“Accident on Hill Road” raises moral questions

Imagine this — You're driving, after a late night party, under the influence of mild liquor. As you negotiate a bend, you find a person right in the middle of the road. You hit him, and he pitchforks right through the windshield. What do you do now — report the matter or leave him to take care of himself? That forms the crux of Hindi film “Accident on Hill Road”, directed by Mahesh Nair.

The film is based on a real-life incident, where a woman hit a man, drove home, and parked the car in the garage with the man. Celina Jaitley plays Sonam Chopra, a nursing assistant, in this thriller.

Prakash Shrivastava, the victim, is played by Farooque Shaikh, while Abhimanyu Singh plays Sonam's boyfriend Sid. The couple leave Prakash clinging to life in her garage. But soon, there's a fight for life.

“It's adapted from ‘Stuck', a 2007 Hollywood film. We've adapted some portions of the film to suit Indian audiences,” says producer Nari Hira of Magna Films.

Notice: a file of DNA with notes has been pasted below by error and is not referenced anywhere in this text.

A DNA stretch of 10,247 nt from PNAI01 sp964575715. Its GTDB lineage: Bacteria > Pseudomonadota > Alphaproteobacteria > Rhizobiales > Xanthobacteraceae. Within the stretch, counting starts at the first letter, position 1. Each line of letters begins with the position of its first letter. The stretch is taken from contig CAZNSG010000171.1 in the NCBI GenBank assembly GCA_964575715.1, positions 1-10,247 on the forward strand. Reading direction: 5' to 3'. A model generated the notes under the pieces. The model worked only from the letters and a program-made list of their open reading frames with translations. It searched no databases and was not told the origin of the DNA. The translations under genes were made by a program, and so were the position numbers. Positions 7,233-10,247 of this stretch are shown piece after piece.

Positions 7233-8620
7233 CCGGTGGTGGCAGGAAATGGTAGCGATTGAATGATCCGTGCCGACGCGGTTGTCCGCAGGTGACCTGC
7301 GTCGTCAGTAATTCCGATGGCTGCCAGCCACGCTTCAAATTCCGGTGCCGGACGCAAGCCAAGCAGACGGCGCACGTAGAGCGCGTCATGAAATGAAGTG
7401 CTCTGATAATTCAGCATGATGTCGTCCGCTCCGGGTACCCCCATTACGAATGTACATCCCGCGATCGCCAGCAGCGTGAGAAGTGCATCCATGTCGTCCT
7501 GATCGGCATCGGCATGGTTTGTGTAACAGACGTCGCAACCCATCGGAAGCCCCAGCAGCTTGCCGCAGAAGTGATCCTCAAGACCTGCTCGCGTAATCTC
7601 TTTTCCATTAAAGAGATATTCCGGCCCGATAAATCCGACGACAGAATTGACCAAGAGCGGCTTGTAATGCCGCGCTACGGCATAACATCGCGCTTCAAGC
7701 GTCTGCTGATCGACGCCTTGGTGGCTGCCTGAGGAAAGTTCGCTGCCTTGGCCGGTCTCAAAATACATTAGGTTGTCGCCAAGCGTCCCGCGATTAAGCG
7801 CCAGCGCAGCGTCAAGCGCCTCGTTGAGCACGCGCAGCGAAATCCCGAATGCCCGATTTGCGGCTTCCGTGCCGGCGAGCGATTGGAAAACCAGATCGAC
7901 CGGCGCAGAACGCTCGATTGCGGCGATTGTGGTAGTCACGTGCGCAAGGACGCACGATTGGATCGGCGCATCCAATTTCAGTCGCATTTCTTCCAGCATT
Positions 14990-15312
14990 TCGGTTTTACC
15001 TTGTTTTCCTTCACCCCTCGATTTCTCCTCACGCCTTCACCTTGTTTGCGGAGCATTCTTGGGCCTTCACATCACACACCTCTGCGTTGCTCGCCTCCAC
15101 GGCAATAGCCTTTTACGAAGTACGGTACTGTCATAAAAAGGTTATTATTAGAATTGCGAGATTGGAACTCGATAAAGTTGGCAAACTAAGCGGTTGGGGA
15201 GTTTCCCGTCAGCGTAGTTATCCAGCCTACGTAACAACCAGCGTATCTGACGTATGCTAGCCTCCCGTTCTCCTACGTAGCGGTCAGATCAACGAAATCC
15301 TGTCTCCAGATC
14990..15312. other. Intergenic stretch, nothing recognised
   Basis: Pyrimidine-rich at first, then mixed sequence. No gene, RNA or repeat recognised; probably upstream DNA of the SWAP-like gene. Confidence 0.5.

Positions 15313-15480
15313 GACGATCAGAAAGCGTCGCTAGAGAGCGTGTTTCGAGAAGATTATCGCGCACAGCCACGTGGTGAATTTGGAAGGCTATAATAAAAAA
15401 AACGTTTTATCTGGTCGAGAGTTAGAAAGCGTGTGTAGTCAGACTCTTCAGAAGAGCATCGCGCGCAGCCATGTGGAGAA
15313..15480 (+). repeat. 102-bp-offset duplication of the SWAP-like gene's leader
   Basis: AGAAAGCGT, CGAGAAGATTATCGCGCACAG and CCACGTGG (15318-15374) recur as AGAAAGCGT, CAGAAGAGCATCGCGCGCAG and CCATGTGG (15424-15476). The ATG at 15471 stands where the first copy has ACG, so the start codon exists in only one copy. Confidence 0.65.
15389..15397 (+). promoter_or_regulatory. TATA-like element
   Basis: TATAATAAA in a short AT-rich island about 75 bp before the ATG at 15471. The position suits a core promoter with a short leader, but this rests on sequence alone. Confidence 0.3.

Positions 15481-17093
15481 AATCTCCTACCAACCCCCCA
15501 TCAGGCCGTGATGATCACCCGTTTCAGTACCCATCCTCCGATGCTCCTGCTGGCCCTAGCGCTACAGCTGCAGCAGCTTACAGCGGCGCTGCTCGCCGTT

Says Mahesh Nair: “The toughest task was to convince Farooque Shaikh. But, once he heard the script, Farooque agreed. He even went to trauma care centres to talk to doctors and patients."

Not a glamorous role

“We short-listed Celina for the female lead, knowing very well it was not a glamorous role. She understood the character's strength and that the role would help her prove her acting abilities,” says Hira.

Incidentally, “Accident on Hill Road” is said to be the first mainstream Hindi film to be shot entirely on High Definition Viper camera.

The music is composed by Raju Singh (who has done most of the background scores for Mahesh Bhatt's productions as well as Anurag Basu's films).

“There is only one song in the film — ‘Nasha Nasha', sung by Sonu Nigam, with lyrics by Sandeep Nath. The song is integral to the storyline — it is played in a lounge club where Celina and Abhimanyu are drinking and dancing. It is the drinking that causes the accident,” says Mahesh.

The screenplay is adapted by Mahesh Nair and Siddarth Parmar; the dialogues are by young duo Varun Grover and Rahul Patel.

“The film raises moral questions such as ‘How will we react if we commit a crime, and no one is watching us?' ‘Why are we so reluctant to help an accident victim?' ‘Where does morality feature in the priority list of the I-Me-Myself generation?'” says Mahesh.